Written by Noah Reed | @NoahReed_24
Host of 3rd Down Chirp GameDay
Member of Ball State Sports Link
Ball State (2-5, 1-3 MAC) fell last Saturday to Georgia State, 31-19. A few botched plays and missed opportunities led to a Cardinals’ loss in their final non-conference game before heading into the heart of the MAC schedule.
“At the end of the day, I have to find a way to get it done and get through to them to do it,” head coach Pete Lembo said. “But if we have the right guys, which I believe we do, they’re going to find a way to work on those things, too.”
Ball State was able to get on the board first with a 35-yard Morgan Hagee field goal with just under five minutes remaining in the first quarter.
But once again, the second quarter proved to be the Achilles heel for the Cardinals, as Georgia State scored 17 in that frame to open up a 24-10 halftime advantage.
The Cardinals opened the second half with nine straight points, thanks to Hagee’s second field goal of the afternoon as well as a 19-yard strike from quarterback Riley Neal to senior wide receiver Jordan Williams. Ball State failed on the two-point conversion attempt, which would have cut the Georgia State lead to only three.
Instead, the Cardinals gave the ball back to Georgia State, trailing 24-19. Ball State had its opportunities late in the fourth to seize the lead, but couldn’t find a way to convert.
Georgia State quarterback Nick Arbuckle scored his second rushing touchdown of the game on a 1-yard QB sneak with just over two minutes remaining to put it out of reach for Ball State.
“It’s a very disappointing loss,” Lembo said. “We didn’t play well in the second quarter on either side of the ball.”
Arbuckle caused all sorts of problems for the Ball State defense through the air. The quarterback threw for 246 yards in the first half alone. Arbuckle ended the afternoon with 412 yards, only two yards shy of his own single-game school record. He added a touchdown through the air going 28-for-38, to go along with his two on the ground.
Freshman quarterback Riley Neal had another “Riley Neal like” performance. Neal threw for 218 yards while completing 28 of his 48 passes and two touchdowns. That brings his season total to 10 touchdowns. Neal has now thrown for 200+ yards in each of his last three games.
KeVonn Mabon, who was the team’s leading receiver in the game leading up to the fourth quarter, left the game with eight minutes left because of an injury. Mabon finished with seven receptions for 55 yards.
Williams also had seven catches for 68 yards to go along with this touchdown. For Williams, he now has a touchdown reception in four of his last five games.
Noah’s 3 Questions heading into Central Michigan
- How good is Cooper Rush?
When asked if he thought quarterback Cooper Rush was the best college quarterback in the state of Michigan, Central Michigan Head Coach John Bonamego said, “I think he’s the best quarterback in the country. I wouldn’t trade him for anyone.”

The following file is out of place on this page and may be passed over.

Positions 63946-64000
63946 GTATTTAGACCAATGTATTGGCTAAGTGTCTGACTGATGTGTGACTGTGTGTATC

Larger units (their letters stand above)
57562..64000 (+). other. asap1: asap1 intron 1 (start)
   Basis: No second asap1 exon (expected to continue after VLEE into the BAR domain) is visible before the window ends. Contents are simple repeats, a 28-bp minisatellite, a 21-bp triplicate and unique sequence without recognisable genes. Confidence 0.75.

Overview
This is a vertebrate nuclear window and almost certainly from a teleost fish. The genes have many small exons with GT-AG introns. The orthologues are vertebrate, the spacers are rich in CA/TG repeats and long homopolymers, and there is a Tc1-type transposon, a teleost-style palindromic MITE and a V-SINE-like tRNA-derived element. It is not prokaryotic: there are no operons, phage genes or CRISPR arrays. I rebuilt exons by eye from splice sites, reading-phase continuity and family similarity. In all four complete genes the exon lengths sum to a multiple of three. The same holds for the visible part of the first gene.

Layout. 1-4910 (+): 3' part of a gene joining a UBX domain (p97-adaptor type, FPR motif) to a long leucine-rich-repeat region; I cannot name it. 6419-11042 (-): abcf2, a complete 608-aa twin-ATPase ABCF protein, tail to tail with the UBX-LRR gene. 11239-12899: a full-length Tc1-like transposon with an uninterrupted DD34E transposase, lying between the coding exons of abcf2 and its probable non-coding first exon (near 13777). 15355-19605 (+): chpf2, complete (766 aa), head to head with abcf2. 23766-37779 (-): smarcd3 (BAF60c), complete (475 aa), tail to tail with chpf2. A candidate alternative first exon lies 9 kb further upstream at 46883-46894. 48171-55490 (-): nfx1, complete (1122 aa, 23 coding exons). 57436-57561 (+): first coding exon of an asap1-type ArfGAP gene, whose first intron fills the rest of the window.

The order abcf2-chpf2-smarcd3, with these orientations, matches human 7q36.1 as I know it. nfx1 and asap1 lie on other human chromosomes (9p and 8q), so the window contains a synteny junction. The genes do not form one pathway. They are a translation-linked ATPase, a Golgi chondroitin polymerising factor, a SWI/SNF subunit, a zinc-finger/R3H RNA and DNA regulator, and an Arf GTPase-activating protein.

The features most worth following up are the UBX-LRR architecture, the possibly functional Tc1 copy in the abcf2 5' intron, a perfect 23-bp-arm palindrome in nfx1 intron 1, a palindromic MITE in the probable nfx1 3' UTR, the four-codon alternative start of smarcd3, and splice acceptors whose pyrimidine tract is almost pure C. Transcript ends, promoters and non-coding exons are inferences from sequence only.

While yes that is probably very biased, it helps if you’re Cooper Rush to know that your head coach 100% believes in you to get the job done.
Saying that Rush is the best quarterback in the state would be quite the statement the way it is, with two teams ranked inside the top 15 in the country (Michigan State #7, Michigan #15), but to say best in the country is very bold.
Rush, though, has lived up to his coach’s praise. He is throwing for 297 yards per game, which is good for 19th in the nation behind only Matt Johnson of Bowling Green and Blake Frohnapfel of UMASS for MAC leaders.
Rush has thrown for over 300 yards in four of Central Michigan’s seven games and only once has he failed to throw for over 200 yards. The Ball State defense will have its hands full on Saturday, as it gives up 295 yards through the air per game.
- How can Ball State’s offense be successful against Central Michigan?
Run the ball. Run the ball. Run the ball some more.
The defense of Central Michigan is nowhere near as explosive as the CMU offense is. The Chippewas surrender over 150 yards per game on the ground, more than 30 yards per game more than they gave up last year.
We’ve seen at different times this season how deadly the Ball State run game can be. Through the first four weeks of the season, the lowest output the Cardinals had on the ground was 181 yards. That was against the #1 scoring defense in the country at Northwestern.
The Cardinals struggled running it for two weeks in a row against Toledo and Northern Illinois, averaging just 68 yards per game in those two contests. But with that being said, Ball State began to get back on track last weekend against Georgia State.
The Cardinals rushed for 154 yards against the Panthers, with most of the damage coming from Darian Green and James Gilbert.
Look for the Ball State running backs to get lots of opportunities to run the ball on Saturday against the Central Michigan defense?
- Can the Cardinals continue to be disciplined?
Ball State, regardless of what its 2-5 record might say, is one of the most disciplined teams you can find.
The Cardinals are the least penalized team in the MAC and in the Top 15 in the country. Ball State has only been called for 26 penalties all year long, with the next lowest being Northern Illinois at 39. The Cardinals only give up about 35 yards per game due to penalties which is 15 yards fewer than the second least penalized team.
The turnover battle is also something the Cardinals seem to win almost week in and week out. Ball State, who played a turnover free game last week against Georgia State, is +5 on the year in turnover margin.
In last year’s matchup in Mount Pleasant, the Chippewas were heavy favorites heading into the game. But because of Ball State causing five Central Michigan turnovers, the Cardinals were able to knock down a last second Scott Secor field goal as time expired to beat the Chippewas.